What we understand about the Internet today may undergo incisive changes in the future. The harbinger of change will be semantic semblance between inputs and outputs. And the handheld environment will be the catalyst to this change.
You may find it confusing as to what mobile has to do with semantic web.
Today, online communications is dominated by “strings” instead of “things.” Strings are a set of words or phrases that have syntactical semblance instead of semantic closeness between them. Semantic closeness is similarity in terms of meaning.
The conversational web, poised to outweigh today’s “string” driven web will prioritize meaning, context and intention above all else. Search engines will show results based on a searcher’s intentions.
The voice-driven search is a rudimentary form of semantic searching. It will extend to other areas of the web and the extension will run parallel to handheld devices replacing desktop devices.
Will handheld device users be receptive to a context-driven web experience? Apparently, they will be. Otherwise, voice-activated digital assistants wouldn’t have become that popular.
Your takeaway is framing the content in a manner as though it answers the questions of a curious mind. That will endow visibility as well as popularity on your content.
Mobile site or app?
It’s very tough for a brand to decide between a mobile site and a mobile app. Which one would suit it better? There’s no one-line answer to this question.
Choosing app makes sense if the brand operates in the gaming, entertainment or animation industry. But for product/service based brands, a mobile site is a much better option. Mobile websites have a couple of advantages which apps lack. The advantages include compatibility, upgradability, availability, lifecycle, etc.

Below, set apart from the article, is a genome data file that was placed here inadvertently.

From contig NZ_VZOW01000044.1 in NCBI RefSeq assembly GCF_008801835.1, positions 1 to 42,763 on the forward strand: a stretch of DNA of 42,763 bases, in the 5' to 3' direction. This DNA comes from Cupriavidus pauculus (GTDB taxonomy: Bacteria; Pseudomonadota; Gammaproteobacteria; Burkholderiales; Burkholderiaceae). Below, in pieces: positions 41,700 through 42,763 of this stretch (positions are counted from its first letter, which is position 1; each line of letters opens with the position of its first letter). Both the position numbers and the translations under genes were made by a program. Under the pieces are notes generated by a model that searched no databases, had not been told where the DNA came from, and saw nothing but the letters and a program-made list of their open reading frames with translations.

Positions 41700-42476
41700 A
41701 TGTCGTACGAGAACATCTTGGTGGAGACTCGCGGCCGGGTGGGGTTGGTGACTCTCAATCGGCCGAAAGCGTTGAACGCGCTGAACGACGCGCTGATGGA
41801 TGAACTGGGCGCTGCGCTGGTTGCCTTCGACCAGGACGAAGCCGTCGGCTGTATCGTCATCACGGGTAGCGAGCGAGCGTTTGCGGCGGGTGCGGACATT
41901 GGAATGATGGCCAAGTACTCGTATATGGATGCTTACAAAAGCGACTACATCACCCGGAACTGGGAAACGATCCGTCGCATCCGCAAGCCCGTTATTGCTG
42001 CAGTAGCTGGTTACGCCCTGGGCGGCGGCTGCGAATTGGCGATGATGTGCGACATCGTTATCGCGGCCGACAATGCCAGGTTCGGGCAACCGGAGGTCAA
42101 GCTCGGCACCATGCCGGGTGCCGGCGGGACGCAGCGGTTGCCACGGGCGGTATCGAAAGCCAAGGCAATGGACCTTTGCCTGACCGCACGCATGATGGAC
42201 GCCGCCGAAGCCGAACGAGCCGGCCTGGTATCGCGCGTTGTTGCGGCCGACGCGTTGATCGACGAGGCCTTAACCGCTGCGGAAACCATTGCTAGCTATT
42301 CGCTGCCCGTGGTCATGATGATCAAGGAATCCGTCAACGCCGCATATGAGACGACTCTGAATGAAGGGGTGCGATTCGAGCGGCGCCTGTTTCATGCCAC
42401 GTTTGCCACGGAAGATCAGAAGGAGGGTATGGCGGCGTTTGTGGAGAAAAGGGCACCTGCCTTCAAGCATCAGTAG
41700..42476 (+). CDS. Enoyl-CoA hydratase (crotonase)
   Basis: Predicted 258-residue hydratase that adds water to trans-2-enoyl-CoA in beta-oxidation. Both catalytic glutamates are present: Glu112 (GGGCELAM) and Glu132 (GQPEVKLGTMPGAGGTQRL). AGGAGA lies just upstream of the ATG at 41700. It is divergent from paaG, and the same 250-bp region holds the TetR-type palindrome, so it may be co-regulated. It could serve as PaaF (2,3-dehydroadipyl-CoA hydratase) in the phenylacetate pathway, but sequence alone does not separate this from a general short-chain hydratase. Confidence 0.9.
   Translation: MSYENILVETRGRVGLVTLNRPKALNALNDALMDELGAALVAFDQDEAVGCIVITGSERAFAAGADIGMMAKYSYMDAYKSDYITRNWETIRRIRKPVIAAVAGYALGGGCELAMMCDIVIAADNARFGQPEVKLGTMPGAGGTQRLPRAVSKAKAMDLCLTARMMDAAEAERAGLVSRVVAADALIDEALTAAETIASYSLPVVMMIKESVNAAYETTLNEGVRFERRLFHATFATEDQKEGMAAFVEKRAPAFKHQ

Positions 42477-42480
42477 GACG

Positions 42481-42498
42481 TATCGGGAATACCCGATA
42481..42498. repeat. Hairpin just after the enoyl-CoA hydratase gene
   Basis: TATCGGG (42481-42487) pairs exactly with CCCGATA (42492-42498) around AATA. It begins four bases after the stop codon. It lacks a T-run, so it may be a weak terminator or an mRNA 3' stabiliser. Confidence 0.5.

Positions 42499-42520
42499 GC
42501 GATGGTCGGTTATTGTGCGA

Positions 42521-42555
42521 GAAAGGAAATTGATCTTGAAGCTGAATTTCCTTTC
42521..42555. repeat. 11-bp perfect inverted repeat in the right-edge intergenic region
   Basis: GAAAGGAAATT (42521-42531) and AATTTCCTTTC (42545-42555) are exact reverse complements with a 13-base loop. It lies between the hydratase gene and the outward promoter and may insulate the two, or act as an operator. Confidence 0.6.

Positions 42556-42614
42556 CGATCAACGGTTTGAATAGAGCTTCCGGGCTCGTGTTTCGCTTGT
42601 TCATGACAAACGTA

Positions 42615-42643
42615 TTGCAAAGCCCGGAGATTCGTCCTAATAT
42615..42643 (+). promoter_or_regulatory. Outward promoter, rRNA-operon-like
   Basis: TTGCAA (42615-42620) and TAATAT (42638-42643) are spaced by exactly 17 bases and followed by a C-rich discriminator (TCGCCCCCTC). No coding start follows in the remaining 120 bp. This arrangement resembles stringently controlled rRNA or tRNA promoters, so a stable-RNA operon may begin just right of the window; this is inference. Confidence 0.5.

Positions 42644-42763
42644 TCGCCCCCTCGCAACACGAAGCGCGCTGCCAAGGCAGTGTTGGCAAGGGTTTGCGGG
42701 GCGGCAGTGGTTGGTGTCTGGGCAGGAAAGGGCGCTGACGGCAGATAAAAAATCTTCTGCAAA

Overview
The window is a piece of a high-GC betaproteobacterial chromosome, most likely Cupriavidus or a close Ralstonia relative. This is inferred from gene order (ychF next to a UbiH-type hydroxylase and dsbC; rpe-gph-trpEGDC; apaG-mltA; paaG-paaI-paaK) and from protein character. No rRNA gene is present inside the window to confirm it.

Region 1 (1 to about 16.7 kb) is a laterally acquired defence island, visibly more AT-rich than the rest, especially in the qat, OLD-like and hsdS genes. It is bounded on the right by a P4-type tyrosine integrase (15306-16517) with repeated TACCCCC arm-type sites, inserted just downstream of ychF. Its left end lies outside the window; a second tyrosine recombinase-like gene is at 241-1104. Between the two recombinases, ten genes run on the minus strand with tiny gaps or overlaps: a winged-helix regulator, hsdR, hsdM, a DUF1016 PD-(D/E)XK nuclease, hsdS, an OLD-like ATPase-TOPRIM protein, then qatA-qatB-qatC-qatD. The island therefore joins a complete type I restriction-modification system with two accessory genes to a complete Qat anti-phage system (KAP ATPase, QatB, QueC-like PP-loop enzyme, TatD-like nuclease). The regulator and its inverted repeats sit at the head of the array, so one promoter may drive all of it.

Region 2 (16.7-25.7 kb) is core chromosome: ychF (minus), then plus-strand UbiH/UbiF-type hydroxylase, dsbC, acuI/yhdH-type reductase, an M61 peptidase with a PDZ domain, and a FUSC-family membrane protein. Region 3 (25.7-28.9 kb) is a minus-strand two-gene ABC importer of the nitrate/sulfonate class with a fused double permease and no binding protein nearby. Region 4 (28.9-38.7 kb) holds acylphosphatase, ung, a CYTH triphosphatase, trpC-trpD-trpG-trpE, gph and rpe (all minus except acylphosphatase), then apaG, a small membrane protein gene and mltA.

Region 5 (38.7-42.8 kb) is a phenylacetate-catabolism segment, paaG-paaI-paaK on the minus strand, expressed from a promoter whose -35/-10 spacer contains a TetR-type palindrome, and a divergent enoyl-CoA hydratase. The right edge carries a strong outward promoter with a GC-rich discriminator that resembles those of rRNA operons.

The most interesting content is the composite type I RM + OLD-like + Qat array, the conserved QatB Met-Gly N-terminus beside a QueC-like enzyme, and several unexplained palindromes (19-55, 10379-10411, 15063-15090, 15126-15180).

Downloading an app is a time-consuming affair. Users delete apps shortly after installing them. The average lifespan of an app is 30 days. I already mentioned the difficulty of marketing around apps in one of my previous articles, so these are not new information.
However, ruling out app marketing doesn’t strike me as a good idea. Apps should be developed, but the largest chunk of promotional efforts should go towards the mobile site.
By the year 2020, more than 70% of mobile content will be video. The avalanche of multimedia-dominated data is coming and 2020 is not very far away. To catch up, make sure your mobile site has enough video and animated content on it.
When we think of the sales funnel, we have desktop traffic in mind. As the mobile web is growing at a tremendous pace, the mobile traffic will be our sole concern very soon. The four tips, shared here can help you stay on top of the game then.
Image Courtesy: pixabay.com
Adam Frankel is President and CEO of Frankel Interactive, a leading South Florida digital agency specializing in custom websites development, ecommerce development and digital marketing. For over 15 years he's been working with businesses and government agencies to bring their organizations online in order to build brand awareness, communicate with stakeholders, generate leads and drive sales. His belief is that all businesses need to keep up with technological trends including the continual transition from desktop to mobile, search engine algorithms changes, and social media engagement. His goal is to help them implement strategies to successfully compete in an ever crowding digital marketplace. When he isn't touting the benefits of web-based marketing, he enjoys fishing and spending time on the waters surrounding Miami with family and friends.